A Sociocultural Analysis of Gaming and eSports
Lessons from Esports Start-ups: Part 2
Lessons from Esports Start-ups: Part 2

Lessons from Esports Start-ups: Part 2

During my nine years in esports, I’ve worked for over 13 esports startups across six titles and alongside nine national work cultures. I’ve experienced a lot of personal successes, professional failures and lessons. Although the products and services we have put out had a varied probability of success, I often found that there were lingering issues or concerns that ended up deeply plaguing the company and the members involved.

Within this two-part series, I will draw upon my experiences to highlight common mis-steps startups approach esports, their businesses and some common pitfalls in their operations that ultimately lead to their downfall. This article will be more anecdotal and qualitative than quantitative. It goes without saying that what I may say is true for the businesses I worked with but may not be applicable to all current, past or future businesses. It’s recommended you take the lessons and advice listed here and critically think about how they apply (or not) to your work and experiences.

In Part 1, I drew upon three example companies I’ve worked with to highlight controlling investor expectations, key communication lines with your investor to manage expectations and sensible budgeting to ensure short and long-term viability within this volatile industry.

In part 2, I will talk about internal factors that can hurt a brand more so than how it projects itself, and its successes, to be.

Company Atmosphere & Infrastructure

Beyond the circumstances and communication you have with your investors, some common struggles I’ve experienced with start-ups range from creating a good company atmosphere to an understandable staff infrastructure. From 10 employees to more than 400, it is very common to see company communication lines dissolved or remain poorly enforced over time as leaders get focused too hard on their goals and not so much on maintaining the mood of their offices.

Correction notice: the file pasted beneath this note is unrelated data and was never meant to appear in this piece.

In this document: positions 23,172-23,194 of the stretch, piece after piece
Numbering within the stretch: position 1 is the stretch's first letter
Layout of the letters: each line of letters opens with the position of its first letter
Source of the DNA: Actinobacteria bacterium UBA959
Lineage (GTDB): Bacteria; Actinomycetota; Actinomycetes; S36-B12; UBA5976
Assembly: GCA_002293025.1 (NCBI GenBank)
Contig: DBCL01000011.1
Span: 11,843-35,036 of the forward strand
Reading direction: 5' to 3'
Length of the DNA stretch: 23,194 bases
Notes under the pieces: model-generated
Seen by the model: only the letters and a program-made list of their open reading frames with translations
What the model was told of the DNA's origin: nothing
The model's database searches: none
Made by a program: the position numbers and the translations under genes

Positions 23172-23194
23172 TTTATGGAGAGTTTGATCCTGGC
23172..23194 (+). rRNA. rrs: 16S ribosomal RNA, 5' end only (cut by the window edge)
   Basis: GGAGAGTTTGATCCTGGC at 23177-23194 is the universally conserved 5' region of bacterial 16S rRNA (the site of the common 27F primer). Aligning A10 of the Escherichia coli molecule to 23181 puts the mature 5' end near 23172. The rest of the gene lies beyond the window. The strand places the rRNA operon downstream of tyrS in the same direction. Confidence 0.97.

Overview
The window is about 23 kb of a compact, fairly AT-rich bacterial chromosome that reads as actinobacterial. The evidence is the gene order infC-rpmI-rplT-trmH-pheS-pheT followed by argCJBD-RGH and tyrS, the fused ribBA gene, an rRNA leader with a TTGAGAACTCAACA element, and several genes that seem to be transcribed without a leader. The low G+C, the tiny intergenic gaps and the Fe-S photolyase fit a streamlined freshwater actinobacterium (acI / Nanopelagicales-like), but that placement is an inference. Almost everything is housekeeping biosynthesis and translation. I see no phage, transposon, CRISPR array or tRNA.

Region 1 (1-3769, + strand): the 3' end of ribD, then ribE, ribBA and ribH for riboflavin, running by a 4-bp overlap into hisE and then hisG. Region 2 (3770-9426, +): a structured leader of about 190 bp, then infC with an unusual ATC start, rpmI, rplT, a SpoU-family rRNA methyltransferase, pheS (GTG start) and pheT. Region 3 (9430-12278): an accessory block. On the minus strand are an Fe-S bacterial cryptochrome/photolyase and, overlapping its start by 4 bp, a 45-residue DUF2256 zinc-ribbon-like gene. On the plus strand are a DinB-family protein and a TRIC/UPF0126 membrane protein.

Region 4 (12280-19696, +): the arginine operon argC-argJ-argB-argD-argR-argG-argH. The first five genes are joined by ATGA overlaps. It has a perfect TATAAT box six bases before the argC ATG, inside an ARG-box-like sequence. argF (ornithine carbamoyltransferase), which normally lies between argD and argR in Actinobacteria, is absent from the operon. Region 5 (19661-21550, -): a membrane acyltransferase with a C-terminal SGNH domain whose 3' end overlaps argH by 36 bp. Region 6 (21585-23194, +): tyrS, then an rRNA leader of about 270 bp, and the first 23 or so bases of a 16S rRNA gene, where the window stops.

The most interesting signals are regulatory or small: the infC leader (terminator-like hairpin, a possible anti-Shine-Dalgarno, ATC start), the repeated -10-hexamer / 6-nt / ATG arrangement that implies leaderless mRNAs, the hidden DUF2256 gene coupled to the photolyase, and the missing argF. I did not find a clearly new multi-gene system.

Company atmosphere is important, that goes without saying. In esports where salaries may be lower (depending on your region) and your staffing is much more tight-knit, that company atmosphere can help distinguish your company and compensate the difference in benefits or salary ranges that other companies are offering. However, company atmosphere doesn’t just mean group-activities or pizza lunches every month but rather more towards having leadership with the appropriate experience that managers and coordinators can learn a lot from.

I often ask in my interviews with companies on what a person working with them could learn from working in this company, with their leadership. Their first answer is experience but in reality, that experience is only valued if it has lessons the person can draw from, techniques or systems that can be introduced to the staff or contacts/relationships that a staff member would normally not be able to get. Simply put, your leaders must be able to grow their staff to become specialized individuals. I feel that in esports, people often highlight their experience as justification for their role when, in reality, that experience implies what mentoring, connections and education you can provide to newer members in the field. Leaders with appropriate experience and attitudes heavily affect the type of employees that surround them and ultimately compose your company’s environment. Here are some leader examples I have personally experienced:

  1. Executive staff were often not present in their own company offices. For example, the CEO did not live in the same country as the residing company or staff but was often flown in regularly.
  2. COO fired volunteer staff because some members’ other volunteer projects competed with a potential brand partnership.